His sister, Heather Gardner Starcher, had complained many times about pain under her arm. But doctors could not find a cause.

One day as she rolled over in bed, "the tumor popped out of her breast," Gardner says. Still, the doctor she had been seeing told her that women her age could not have breast cancer and sent her home.

She quickly got a second opinion, and the next day was diagnosed with breast cancer. Doctors said that from the size of the tumor, she could have had it for 10 years.

Still, Heather did not like that her doctor dismissed her concerns. Gardner says she wrote a letter to the doctor saying that she hoped she would never send another young woman home without checking things out thoroughly.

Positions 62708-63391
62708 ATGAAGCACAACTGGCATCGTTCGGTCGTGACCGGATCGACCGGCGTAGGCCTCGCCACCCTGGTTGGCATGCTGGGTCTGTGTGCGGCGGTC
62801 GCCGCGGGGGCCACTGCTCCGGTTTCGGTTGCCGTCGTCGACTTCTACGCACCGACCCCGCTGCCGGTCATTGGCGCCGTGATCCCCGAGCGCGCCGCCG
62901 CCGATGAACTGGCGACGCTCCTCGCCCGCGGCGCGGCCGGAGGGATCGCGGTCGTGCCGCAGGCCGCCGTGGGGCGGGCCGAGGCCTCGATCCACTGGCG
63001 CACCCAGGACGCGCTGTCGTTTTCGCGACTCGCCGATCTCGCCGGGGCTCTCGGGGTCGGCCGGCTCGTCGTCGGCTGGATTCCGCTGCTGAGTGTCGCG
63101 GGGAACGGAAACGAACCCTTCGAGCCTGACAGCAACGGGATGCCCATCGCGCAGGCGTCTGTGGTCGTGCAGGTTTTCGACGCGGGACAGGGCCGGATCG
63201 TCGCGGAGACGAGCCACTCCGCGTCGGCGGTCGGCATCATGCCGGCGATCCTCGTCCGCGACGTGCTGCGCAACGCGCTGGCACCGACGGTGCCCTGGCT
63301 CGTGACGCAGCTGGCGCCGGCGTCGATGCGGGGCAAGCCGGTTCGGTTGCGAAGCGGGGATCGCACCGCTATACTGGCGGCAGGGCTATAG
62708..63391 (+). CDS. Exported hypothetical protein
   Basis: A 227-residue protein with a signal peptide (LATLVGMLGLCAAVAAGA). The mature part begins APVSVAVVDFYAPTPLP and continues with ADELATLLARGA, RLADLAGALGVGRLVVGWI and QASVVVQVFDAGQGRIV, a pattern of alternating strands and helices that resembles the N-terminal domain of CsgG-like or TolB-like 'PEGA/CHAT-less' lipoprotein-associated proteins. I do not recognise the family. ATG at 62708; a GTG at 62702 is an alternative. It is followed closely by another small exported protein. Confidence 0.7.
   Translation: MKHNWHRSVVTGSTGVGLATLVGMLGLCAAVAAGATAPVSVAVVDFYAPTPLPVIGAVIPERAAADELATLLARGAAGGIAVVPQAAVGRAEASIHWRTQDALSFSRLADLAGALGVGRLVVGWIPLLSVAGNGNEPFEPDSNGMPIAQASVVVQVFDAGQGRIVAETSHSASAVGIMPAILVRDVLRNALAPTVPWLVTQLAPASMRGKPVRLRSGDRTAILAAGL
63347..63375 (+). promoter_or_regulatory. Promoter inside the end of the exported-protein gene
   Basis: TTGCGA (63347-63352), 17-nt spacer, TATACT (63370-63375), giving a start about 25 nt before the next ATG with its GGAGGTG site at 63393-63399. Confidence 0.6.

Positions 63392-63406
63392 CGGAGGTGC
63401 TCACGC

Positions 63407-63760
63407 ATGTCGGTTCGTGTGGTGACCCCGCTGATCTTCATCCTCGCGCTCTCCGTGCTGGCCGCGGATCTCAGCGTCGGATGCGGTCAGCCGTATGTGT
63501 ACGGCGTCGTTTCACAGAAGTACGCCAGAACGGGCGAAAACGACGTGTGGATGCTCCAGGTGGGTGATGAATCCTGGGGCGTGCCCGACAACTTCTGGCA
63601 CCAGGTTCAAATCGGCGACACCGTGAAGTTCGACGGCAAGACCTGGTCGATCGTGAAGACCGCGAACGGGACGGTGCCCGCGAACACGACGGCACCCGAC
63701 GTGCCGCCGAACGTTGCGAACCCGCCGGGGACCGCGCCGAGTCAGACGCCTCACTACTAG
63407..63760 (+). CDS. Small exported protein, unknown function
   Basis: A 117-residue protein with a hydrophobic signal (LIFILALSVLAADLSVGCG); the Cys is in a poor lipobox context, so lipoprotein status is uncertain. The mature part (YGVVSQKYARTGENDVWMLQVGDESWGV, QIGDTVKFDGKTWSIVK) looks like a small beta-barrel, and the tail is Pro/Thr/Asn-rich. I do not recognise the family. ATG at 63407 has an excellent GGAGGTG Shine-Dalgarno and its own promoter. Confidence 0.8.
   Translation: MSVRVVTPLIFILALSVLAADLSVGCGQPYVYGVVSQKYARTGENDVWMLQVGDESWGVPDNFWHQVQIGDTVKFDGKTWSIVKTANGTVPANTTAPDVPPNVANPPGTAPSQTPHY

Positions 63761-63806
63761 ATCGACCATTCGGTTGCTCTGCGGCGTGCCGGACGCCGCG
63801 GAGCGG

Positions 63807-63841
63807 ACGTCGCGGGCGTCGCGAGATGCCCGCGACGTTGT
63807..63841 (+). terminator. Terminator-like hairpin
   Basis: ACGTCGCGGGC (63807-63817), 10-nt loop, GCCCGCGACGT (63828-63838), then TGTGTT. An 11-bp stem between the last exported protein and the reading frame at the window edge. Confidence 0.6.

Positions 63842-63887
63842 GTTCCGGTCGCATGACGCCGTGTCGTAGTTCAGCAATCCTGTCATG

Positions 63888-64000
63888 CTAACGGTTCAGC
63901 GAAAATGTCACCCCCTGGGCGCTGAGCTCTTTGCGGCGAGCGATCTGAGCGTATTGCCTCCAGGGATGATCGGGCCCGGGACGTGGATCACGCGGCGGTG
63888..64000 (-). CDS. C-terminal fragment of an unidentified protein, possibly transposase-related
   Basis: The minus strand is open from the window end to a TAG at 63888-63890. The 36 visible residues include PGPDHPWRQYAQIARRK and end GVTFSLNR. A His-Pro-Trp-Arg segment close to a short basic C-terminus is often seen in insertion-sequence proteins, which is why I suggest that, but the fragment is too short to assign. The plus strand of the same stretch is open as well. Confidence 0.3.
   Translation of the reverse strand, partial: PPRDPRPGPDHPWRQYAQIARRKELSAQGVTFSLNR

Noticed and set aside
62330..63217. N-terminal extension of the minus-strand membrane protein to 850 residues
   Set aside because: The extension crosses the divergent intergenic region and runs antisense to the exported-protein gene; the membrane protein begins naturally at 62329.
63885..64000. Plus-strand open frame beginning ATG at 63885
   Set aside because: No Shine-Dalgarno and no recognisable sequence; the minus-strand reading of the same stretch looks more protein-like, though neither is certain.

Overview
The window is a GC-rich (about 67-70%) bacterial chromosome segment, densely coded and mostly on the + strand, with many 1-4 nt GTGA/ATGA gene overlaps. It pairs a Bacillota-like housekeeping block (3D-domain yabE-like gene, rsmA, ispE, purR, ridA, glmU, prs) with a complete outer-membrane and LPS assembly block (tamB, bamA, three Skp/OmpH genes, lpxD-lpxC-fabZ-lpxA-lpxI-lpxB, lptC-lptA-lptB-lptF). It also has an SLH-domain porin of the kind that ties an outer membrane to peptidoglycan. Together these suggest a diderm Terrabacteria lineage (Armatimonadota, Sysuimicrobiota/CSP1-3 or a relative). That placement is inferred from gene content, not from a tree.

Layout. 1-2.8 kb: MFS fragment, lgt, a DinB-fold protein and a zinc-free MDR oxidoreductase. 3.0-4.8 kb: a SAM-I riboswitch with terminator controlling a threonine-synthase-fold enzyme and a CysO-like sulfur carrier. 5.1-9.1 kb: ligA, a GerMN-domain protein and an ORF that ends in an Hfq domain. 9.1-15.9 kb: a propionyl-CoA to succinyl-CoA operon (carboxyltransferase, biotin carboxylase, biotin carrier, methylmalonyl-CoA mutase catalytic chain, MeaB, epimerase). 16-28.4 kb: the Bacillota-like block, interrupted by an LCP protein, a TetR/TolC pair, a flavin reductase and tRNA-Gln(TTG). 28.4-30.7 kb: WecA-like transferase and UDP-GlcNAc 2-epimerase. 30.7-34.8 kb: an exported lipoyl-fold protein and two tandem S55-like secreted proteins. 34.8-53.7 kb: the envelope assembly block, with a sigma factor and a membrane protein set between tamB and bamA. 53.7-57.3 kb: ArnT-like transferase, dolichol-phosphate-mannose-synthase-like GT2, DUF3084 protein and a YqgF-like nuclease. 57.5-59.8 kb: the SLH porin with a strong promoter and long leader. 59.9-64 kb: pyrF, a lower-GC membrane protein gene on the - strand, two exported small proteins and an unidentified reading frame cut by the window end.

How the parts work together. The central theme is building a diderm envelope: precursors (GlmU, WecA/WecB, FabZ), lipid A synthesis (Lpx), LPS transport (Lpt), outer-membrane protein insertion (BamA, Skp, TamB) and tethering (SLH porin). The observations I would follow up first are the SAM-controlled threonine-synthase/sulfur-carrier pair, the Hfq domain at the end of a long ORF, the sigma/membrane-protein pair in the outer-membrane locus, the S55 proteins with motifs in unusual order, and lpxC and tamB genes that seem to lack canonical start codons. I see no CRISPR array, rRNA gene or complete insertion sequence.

The doctor tried to reach Heather, but "Heather was a little stubborn" and did not want to have any more contact, Gardner says.

Watching his sister battle, Gardner formed a team in her honor for the National Race for the Cure. Initially, the goal was just to support her, not raise money.

However, the effort grew year by year, even after Heather died and their parents decided not to participate. In 2003, Team Heather raised $5,500. Now, the team raises more than $50,000 a year.

Gardner has also become a local spokesman for Susan G. Komen for the cure. The group got interested in the story, and Gardner has taped some public service announcements and testified in front of Congress.

His advocacy efforts highlight young women, but he hopes to raise broader awareness.

"I want people to just be aware of your body, of the women in your life," he says.